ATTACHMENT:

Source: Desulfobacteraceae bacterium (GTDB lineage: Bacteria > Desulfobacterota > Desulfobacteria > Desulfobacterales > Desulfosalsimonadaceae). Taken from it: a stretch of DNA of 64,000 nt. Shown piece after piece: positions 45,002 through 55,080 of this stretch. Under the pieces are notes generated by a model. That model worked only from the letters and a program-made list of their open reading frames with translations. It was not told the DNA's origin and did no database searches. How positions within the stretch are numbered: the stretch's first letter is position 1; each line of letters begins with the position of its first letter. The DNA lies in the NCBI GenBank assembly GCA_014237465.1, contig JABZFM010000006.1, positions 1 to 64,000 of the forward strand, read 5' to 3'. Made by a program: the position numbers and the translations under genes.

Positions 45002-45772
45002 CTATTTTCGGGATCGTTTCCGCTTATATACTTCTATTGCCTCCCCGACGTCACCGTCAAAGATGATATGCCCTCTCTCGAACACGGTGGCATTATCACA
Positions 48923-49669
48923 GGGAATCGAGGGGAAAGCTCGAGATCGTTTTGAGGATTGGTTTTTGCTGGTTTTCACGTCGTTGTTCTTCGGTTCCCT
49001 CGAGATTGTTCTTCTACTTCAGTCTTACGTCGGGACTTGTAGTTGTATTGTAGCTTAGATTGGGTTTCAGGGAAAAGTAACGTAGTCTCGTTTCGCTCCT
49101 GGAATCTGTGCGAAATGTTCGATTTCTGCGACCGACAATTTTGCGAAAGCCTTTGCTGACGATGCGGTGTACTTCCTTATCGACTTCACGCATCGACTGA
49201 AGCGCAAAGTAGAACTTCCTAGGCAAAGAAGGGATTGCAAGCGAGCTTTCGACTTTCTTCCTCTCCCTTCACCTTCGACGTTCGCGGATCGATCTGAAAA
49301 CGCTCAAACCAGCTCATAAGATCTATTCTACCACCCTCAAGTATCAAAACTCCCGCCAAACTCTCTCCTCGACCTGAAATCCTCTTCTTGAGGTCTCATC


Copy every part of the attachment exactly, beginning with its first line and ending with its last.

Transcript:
Source: Desulfobacteraceae bacterium (GTDB lineage: Bacteria > Desulfobacterota > Desulfobacteria > Desulfobacterales > Desulfosalsimonadaceae). Taken from it: a stretch of DNA of 64,000 nt. Shown piece after piece: positions 45,002 through 55,080 of this stretch. Under the pieces are notes generated by a model. That model worked only from the letters and a program-made list of their open reading frames with translations. It was not told the DNA's origin and did no database searches. How positions within the stretch are numbered: the stretch's first letter is position 1; each line of letters begins with the position of its first letter. The DNA lies in the NCBI GenBank assembly GCA_014237465.1, contig JABZFM010000006.1, positions 1 to 64,000 of the forward strand, read 5' to 3'. Made by a program: the position numbers and the translations under genes.

Positions 45002-45772
45002 CTATTTTCGGGATCGTTTCCGCTTATATACTTCTATTGCCTCCCCGACGTCACCGTCAAAGATGATATGCCCTCTCTCGAACACGGTGGCATTATCACA
Positions 48923-49669
48923 GGGAATCGAGGGGAAAGCTCGAGATCGTTTTGAGGATTGGTTTTTGCTGGTTTTCACGTCGTTGTTCTTCGGTTCCCT
49001 CGAGATTGTTCTTCTACTTCAGTCTTACGTCGGGACTTGTAGTTGTATTGTAGCTTAGATTGGGTTTCAGGGAAAAGTAACGTAGTCTCGTTTCGCTCCT
49101 GGAATCTGTGCGAAATGTTCGATTTCTGCGACCGACAATTTTGCGAAAGCCTTTGCTGACGATGCGGTGTACTTCCTTATCGACTTCACGCATCGACTGA
49201 AGCGCAAAGTAGAACTTCCTAGGCAAAGAAGGGATTGCAAGCGAGCTTTCGACTTTCTTCCTCTCCCTTCACCTTCGACGTTCGCGGATCGATCTGAAAA
49301 CGCTCAAACCAGCTCATAAGATCTATTCTACCACCCTCAAGTATCAAAACTCCCGCCAAACTCTCTCCTCGACCTGAAATCCTCTTCTTGAGGTCTCATC